Joined: Sep. 2002
Typical. You left out the very next paragraph.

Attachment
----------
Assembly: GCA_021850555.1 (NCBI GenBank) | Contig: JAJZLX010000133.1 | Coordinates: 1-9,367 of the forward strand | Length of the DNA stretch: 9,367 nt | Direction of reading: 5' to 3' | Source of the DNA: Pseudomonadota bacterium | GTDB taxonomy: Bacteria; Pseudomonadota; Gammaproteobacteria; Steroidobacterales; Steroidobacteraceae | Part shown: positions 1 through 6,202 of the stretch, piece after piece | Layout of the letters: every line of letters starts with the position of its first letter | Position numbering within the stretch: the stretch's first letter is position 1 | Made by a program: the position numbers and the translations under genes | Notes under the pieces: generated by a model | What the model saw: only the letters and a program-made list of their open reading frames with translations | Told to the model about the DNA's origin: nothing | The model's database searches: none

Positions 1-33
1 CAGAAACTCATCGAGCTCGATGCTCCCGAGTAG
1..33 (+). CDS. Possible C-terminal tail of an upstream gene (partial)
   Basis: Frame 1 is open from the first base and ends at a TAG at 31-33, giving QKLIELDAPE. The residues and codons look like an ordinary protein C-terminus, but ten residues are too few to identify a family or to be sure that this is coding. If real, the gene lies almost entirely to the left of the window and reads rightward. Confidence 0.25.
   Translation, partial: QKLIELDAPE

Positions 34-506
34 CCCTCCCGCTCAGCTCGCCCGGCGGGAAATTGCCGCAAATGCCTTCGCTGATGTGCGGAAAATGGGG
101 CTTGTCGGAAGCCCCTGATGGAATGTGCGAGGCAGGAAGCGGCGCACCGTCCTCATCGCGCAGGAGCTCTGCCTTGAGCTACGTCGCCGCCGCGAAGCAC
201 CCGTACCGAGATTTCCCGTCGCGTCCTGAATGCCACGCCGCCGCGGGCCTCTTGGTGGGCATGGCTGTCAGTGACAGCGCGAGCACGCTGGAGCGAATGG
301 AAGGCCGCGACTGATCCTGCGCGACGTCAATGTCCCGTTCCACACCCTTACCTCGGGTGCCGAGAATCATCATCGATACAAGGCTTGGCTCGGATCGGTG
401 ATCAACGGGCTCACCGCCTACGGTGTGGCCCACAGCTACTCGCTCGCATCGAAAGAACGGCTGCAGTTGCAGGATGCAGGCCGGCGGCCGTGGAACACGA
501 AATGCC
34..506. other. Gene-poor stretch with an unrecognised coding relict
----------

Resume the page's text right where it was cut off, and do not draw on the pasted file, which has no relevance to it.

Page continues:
| And that’s exactly what we would expect from evolution! Neurons didn’t simply appear out of nowhere, but gradually evolved from cellular processes that were co-opted for new functions. Trichoplax doesn’t generate pulses of electrical activity, but it does have cells that must maintain salt balance, and contains pores and pumps to move charged ions in and out of its cells. It doesn’t have tightly regulated synapses between neurons, but it does respond to the sensation of chemical signals in its environment by releasing other chemicals via vesicle export, a core process of synaptic activity. Of course, Trichoplax does not make a complex organismal form, nor does it make a brain, so evolution has shaped the predecessors of those functions in novel ways to produce more complex animals, but the molecular predecessors were there in the last common ancestor of both the blob-like microbe-grazer and the genome-sequencing bipedal primate. That these similar molecules are shared is further confirmation of common descent and the pattern of animal evolution, but now a more difficult question remains: what are the details that changed in these lineages to produce our distinctive differences?|